Occasionally, I bring up our shared favorite episodes to him of middle grade shows buried in tv-land dust.

“Can’t we just watch a Sponge Bob episode tonight? How about the Frankendoodle one or Pizza Delivery or Best Day Ever?” I asked.

“No, Mom,” he laughed. “That’s kid stuff.”

“What about iCarly where Spencer pranks everyone and does the prank song?” I started bopping around.

“No, Mom.” He gave me an eye roll.

“Okay,” I said with a sigh.

It’s true that I’ve grown with my son as he’s grown, but in doing so I’ve also relived many of my own childhood paths through his middle grade books and shows – and I don’t want them to end. I’ve returned home to a place where I will always be young, laughing myself silly, on magical adventures, and experiencing so many wondrous ‘firsts’.

As a kid growing up in the 1970s and 1980s there weren’t books categorized “middle grade” and so I downed Sidney Sheldon, Stephen King, Jack London, Paul Zindel, and V.C. Andrews (all soooo not kid-friendly). They were my “middle grade” then, but now I have my son’s books, too (and age-appropriate!). And someday, I hope he’ll come back around to them just like I did. Maybe with his own children. He doesn’t need to relive his childhood now. He’s living it. And I realized, my son and his book world set me on my own journey as a middle grade author. What a wonderful legacy he gave me, even though he’s moved on.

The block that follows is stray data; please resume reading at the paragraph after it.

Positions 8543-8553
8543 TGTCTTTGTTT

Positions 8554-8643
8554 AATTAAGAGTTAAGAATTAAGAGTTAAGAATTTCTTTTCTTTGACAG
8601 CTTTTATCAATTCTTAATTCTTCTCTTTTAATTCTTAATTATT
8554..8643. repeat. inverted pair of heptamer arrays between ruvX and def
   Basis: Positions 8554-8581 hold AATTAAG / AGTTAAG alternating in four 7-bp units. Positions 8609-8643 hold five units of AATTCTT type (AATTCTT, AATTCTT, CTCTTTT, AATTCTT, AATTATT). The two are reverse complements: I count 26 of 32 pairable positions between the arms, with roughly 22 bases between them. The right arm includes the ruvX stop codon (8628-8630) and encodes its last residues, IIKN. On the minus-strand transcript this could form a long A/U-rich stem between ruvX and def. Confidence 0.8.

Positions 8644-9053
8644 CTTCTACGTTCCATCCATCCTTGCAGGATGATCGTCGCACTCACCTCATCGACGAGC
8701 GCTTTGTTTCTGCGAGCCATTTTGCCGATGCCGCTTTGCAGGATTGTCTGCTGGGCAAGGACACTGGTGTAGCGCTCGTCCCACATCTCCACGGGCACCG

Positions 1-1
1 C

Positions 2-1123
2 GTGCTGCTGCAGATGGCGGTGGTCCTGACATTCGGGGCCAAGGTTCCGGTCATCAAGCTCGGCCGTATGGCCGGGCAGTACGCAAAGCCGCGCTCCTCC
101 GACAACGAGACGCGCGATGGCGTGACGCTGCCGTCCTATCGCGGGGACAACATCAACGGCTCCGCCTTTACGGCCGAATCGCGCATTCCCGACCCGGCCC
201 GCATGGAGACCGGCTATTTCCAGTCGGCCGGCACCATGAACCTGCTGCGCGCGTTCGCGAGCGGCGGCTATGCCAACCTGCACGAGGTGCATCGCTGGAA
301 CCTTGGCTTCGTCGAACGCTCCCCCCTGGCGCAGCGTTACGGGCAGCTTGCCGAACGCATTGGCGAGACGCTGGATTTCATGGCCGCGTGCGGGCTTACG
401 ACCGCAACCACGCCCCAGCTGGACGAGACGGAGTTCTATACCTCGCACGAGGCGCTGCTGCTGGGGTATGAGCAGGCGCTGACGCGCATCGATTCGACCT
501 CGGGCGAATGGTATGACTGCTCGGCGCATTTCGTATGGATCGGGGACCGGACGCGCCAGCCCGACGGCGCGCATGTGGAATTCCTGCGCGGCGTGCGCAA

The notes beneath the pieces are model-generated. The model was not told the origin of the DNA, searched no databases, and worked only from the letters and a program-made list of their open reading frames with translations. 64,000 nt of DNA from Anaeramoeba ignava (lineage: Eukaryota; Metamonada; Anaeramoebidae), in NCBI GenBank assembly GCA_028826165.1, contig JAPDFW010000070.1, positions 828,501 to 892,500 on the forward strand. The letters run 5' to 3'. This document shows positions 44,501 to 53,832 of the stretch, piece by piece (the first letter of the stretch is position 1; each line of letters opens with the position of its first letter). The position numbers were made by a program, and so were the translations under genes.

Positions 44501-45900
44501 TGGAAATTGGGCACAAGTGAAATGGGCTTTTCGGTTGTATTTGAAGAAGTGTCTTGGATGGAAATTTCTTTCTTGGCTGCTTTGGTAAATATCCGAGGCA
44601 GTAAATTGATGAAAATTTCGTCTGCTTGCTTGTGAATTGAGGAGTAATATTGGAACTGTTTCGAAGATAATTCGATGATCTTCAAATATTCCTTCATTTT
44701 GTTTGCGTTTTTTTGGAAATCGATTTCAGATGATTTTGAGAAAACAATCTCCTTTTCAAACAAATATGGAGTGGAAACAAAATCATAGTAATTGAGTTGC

He also doesn’t need me to be home anymore after school. He has his own business and drives to his restaurant job. He doesn’t need me to read him bedtime stories or cut up his meat. He doesn’t need me to do his laundry. He can do that simply fine (good!).

Don’t misunderstand me; I am enjoying the new phase of things. Watching him go to work, open a bank account, clean his room because he wants to (faint!), and calm his frazzled mom down when writing deadlines loom.

“It’ll be okay Mom,” he now says. “You’ll get it done. You always do.” He even helped me years ago in writing my first book when I got stuck on plot and character.

He may have said goodbye to middle grade for now, but I love sharing in the continued new wonders with him. I just won’t ever stop loving middle grade, not since I fell in love with it again through my son. I’ll keep writing it and reading it—and waiting for the day he comes back to it. *fingers crossed*

Have you ever mourned moving on from a phase in your child’s middle grade life? What were some of your favorite books as a child? What are some new favorite children’s books now?